With its aggressive nose the Breadvan Ferrari is usually seen as a quasi- GTO, but as author Richard Heseltine explains in this book, it started life as a plain 250GT but was upgraded specifically in order to beat those ‘ordinary’ GTOs.
As a new machine it was originally supplied to Belgian grand prix and sports car driver Olivier Gendebien, but as early as 1962 it was transformed, losing weight and gaining its unique estate-car shape and pointed nose thanks to Count Volpi and his Scuderia Serenissima.
The crucial backstory, as Richard explains, is that Volpi was involved with the abortive 1961 ATS effort which stole away key figures from Ferrari, so Enzo refused to sell him the two GTOs he wanted. The irony is that although a GTO is still seen as the acme of automotive desire, the Breadvan is now regarded as an honorary GTO, and is the most recognisable of them all.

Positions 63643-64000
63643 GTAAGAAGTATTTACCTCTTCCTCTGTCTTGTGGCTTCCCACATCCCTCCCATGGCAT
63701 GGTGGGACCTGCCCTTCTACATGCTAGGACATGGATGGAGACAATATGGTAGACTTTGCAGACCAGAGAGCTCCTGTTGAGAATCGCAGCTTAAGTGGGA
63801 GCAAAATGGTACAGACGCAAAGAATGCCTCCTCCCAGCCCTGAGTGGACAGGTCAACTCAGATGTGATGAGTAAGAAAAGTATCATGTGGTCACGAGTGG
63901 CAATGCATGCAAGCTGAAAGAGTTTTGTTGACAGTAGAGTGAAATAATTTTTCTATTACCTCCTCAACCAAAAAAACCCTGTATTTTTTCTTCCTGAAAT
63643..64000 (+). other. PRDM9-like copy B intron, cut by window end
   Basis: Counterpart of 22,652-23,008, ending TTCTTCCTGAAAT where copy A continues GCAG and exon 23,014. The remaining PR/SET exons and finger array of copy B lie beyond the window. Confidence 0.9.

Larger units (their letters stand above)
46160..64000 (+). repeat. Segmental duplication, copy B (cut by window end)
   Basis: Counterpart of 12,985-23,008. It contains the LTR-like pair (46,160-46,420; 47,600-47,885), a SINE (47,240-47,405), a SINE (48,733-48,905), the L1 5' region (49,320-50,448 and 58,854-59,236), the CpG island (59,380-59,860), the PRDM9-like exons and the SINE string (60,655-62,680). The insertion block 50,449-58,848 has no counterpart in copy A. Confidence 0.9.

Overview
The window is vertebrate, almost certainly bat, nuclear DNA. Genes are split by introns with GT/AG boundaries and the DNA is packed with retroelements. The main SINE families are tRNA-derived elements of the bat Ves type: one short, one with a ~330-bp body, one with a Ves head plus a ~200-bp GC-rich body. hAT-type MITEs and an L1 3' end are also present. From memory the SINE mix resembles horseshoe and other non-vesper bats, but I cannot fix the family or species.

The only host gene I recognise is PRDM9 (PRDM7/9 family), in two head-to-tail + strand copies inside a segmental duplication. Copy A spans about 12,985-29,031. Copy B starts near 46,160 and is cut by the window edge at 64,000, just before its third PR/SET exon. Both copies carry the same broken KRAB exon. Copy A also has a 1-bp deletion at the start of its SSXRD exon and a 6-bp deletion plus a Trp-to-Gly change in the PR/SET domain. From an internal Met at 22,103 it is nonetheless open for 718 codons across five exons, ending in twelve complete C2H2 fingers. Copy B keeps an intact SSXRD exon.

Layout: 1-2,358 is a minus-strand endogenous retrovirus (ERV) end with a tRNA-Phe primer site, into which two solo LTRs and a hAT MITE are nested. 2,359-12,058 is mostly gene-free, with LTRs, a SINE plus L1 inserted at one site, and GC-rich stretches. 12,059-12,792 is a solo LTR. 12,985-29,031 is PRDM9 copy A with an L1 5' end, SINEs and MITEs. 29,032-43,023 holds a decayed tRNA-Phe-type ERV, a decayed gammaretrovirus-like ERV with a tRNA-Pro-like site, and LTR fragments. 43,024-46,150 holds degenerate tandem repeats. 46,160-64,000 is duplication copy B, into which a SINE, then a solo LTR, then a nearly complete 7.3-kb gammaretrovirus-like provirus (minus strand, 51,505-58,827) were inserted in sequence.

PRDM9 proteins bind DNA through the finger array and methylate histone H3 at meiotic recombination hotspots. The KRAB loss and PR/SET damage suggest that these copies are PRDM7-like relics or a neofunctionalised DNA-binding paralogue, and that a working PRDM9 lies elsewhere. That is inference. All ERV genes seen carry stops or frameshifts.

Hundreds of photos show the car in all its events and differing guises (various biffs and bangs have seen the nose alter notably), new research confirms some missing details of its life, and Heseltine also clarifies who actually built the new body – it is usually attributed to Drogo, who had earlier rebodied Serenissima’s previous Testa Rossa, but was apparently actually built by nearby Neri & Bonacini.
He also outlines the history of the Scuderia Serenissima and the cars and engine it later went on to build, and fills in the years between the Breadvan’s decline and its reappearance as one heck of a road car and in historic racing. A good read about a unique machine which may have been intended to cock a snook at the Modena maker, but has now come into its own.
Breadvan –A Ferrari to Beat the GTO